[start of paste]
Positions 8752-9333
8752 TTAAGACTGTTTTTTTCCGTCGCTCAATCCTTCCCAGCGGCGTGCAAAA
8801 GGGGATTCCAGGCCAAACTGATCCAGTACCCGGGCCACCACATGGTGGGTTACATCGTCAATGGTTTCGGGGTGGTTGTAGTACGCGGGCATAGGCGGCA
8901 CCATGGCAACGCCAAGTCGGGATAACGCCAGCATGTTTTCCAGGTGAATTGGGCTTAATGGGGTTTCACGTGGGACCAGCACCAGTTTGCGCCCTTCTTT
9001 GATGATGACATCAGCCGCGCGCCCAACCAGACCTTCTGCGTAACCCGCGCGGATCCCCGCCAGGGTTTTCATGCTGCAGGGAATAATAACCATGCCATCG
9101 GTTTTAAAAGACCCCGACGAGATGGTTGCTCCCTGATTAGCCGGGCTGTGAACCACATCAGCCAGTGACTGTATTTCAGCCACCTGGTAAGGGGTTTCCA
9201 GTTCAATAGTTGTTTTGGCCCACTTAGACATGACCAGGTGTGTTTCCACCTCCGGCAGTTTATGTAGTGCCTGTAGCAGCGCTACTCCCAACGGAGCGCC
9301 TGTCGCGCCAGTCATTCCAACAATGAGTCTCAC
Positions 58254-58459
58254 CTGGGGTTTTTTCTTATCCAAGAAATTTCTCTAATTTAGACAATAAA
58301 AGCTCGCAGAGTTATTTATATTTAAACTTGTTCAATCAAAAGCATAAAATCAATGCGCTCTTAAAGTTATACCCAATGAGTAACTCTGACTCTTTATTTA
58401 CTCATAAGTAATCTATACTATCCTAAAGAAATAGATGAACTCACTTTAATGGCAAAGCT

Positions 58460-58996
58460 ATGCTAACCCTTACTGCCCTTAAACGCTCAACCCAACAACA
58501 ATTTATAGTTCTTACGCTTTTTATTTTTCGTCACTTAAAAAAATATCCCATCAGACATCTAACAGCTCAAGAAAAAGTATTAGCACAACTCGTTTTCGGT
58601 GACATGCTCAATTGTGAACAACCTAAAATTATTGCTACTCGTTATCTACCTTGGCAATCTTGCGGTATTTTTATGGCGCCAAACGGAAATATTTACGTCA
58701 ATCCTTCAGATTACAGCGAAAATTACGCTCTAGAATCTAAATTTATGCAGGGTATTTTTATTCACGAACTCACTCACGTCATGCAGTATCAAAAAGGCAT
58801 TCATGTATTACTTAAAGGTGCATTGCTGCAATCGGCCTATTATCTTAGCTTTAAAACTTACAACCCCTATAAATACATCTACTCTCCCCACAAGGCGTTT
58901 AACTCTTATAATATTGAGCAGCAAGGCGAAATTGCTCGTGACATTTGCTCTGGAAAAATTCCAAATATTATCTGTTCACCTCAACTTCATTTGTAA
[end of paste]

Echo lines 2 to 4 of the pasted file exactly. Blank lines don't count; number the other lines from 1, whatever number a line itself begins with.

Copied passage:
8752 TTAAGACTGTTTTTTTCCGTCGCTCAATCCTTCCCAGCGGCGTGCAAAA
8801 GGGGATTCCAGGCCAAACTGATCCAGTACCCGGGCCACCACATGGTGGGTTACATCGTCAATGGTTTCGGGGTGGTTGTAGTACGCGGGCATAGGCGGCA
8901 CCATGGCAACGCCAAGTCGGGATAACGCCAGCATGTTTTCCAGGTGAATTGGGCTTAATGGGGTTTCACGTGGGACCAGCACCAGTTTGCGCCCTTCTTT